FAQ | What Is “Matter,” Anyway?

As the long-awaited Internet of Things approaches, this app will put you in control of your home.
Matter Home Automation for iPhone Credit: RossHelen / Shutterstock
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Apple has now officially started to talk about “Matter” home automation and how Matter is going to revolutionize the Home app, with plenty of upcoming changes to how you control your smart home devices. But Apple users may have a common reaction to this news: “Wait, what’s Matter?”

The confusion is understandable. Matter is a complex, years-long project that’s gone by a few different names, and it’s not immediately apparent what it does. But this new protocol is set to be released soon, and it could single-handedly revolutionize the smart home – not just for Apple and HomeKit users, but for everyone. Let’s go over common questions about Matter to drill down to what it is and exactly why it’s so important.

What Is Matter Exactly?

Matter is a home automation protocol, which means its software that allows smart home devices to communicate with apps, hubs, each other – and anything else. It was originally called Project CHIP (Project Connected Home Over IP) but was recently re-labeled. You can’t see, manage, or purchase Matter, but this standard is going to change the way that smart homes work – and that’s a big deal.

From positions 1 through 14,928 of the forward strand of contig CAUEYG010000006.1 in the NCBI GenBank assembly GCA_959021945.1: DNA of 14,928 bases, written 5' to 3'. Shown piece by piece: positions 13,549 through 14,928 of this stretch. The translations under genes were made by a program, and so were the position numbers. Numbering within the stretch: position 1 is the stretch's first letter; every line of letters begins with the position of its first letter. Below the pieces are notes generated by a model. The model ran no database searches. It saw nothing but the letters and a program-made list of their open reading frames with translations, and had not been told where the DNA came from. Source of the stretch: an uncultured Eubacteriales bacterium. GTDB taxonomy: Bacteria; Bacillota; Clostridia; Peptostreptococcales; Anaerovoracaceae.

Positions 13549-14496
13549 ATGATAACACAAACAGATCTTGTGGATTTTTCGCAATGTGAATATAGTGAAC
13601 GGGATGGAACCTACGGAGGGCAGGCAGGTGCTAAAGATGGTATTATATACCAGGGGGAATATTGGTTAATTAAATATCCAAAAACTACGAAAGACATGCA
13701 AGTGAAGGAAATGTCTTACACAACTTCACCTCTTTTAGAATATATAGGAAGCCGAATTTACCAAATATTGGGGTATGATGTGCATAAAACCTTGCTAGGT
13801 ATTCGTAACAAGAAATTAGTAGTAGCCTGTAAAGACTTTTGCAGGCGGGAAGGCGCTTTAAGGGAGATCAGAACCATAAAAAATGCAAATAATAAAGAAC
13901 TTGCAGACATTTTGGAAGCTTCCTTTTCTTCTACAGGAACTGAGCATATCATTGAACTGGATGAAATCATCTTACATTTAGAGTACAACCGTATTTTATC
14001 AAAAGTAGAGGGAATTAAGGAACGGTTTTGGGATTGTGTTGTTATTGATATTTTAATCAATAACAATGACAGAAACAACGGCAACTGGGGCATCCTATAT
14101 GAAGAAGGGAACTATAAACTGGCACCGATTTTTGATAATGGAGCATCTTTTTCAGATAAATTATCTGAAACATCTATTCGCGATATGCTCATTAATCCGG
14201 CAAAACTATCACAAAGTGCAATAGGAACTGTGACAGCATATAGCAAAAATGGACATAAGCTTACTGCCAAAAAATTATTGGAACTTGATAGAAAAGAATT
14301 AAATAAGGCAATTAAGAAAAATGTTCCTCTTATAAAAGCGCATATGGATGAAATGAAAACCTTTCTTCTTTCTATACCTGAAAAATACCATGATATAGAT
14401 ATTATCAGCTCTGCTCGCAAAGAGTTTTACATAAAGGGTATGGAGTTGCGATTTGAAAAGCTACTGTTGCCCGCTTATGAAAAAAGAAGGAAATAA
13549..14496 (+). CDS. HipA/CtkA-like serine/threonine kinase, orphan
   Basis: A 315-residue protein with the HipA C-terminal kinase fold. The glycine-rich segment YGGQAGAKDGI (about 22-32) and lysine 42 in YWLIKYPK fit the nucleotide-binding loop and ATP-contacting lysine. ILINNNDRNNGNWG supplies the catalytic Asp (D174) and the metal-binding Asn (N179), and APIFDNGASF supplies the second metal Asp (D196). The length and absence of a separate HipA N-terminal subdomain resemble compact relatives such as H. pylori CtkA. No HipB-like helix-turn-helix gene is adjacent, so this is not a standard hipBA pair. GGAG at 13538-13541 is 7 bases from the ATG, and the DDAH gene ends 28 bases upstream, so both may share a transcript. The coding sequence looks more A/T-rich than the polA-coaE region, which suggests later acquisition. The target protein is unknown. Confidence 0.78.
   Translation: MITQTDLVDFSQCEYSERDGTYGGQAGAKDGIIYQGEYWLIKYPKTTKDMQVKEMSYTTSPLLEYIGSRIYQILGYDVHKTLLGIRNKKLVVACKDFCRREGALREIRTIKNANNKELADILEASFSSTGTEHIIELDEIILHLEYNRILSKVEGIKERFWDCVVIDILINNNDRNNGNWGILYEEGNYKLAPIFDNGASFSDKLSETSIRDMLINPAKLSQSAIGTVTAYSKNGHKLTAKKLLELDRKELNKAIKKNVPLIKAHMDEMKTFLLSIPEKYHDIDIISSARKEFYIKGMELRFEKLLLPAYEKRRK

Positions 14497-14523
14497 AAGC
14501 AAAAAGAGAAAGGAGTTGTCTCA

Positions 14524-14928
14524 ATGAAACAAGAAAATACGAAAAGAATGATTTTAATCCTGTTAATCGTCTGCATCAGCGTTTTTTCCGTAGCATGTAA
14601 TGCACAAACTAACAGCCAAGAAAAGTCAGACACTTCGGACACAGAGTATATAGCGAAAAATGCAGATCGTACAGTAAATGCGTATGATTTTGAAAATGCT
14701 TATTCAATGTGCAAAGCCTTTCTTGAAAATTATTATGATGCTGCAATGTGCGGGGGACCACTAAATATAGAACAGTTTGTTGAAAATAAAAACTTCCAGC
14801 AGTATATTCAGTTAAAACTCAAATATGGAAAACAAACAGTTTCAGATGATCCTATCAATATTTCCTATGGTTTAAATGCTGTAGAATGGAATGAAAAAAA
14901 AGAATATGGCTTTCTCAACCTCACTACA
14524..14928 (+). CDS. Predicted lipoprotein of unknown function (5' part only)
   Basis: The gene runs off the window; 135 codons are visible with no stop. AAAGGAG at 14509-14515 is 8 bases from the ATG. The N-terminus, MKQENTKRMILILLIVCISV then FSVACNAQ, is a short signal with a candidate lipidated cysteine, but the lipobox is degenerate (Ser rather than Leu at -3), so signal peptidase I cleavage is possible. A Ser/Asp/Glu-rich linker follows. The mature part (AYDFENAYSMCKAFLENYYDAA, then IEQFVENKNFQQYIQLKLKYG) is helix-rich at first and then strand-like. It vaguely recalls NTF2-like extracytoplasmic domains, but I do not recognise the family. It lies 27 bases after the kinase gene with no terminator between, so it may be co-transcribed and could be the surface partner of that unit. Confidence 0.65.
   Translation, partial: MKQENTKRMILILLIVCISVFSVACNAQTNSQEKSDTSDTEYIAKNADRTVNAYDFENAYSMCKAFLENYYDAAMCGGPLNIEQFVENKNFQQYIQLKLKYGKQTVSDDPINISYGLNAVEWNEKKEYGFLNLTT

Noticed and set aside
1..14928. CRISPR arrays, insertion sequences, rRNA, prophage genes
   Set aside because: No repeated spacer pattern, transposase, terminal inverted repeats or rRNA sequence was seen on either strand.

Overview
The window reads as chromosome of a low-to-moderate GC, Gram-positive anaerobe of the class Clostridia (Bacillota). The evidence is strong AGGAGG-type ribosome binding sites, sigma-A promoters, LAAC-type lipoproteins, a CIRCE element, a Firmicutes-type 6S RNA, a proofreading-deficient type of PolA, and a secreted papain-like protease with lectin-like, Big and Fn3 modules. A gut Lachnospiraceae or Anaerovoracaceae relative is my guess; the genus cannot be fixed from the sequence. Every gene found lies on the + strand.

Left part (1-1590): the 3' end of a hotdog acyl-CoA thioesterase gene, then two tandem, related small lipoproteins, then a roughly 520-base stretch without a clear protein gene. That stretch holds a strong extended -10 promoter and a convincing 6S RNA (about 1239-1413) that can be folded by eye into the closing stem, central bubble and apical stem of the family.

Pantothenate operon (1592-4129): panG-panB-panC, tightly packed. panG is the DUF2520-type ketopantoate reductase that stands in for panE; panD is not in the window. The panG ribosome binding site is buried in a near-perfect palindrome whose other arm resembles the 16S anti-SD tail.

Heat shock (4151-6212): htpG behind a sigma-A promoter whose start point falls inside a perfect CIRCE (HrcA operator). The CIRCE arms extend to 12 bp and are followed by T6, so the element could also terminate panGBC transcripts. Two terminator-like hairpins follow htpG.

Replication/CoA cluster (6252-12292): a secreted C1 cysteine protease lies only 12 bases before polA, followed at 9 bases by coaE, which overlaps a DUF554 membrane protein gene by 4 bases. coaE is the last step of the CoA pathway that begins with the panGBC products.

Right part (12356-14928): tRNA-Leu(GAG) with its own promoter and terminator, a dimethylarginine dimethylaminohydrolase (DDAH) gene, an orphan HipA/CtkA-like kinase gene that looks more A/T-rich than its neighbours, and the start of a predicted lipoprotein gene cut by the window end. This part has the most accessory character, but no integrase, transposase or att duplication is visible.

Did Apple Make Matter?

It helped! The original members of the Matter project were all the biggest players in smart home devices. That included Amazon, Apple, Google, and Samsung, all of whom agreed to come together and create a common protocol they could all use. As time went on, other companies joined the effort, now called the CSA (Connectivity Standards Alliance), which currently has over 200 members.

What Difference Does Matter Make?

A lot! In years past (and still today in most cases), smart devices were made to work with proprietary platforms created by the manufacturer. If you had an Ecobee Thermostat, for example, you needed the Ecobee app to control it – sounds familiar, right? Over time, big players started creating platforms that could handle a lot of different devices, like home security brands or Google’s Nest line that’s controlled through the Google Home app. Then these big players started adding third-party compatibility to their platforms. Amazon was particularly successful at this with Alexa, which has excellent third-party support so you can use the Alexa app to control all sorts of integrated smart plugs, smart locks, game consoles, and more. Apple was on the other end of the spectrum with a largely closed system that slowly branched out into compatible HomeKit devices from Belkin, Yale, and others.

The problem was that you still needed to pick one platform as your preferred version if you wanted to keep things simple. If any of your smart devices weren’t compatible with that platform or lost compatibility later on (this happened with Google several years ago), then you were out of luck. And if you wanted a third-party device that couldn’t talk to your preferred platform, you needed to download a separate app just for it. And sometimes devices would have limited functionality if they weren’t used with their own apps.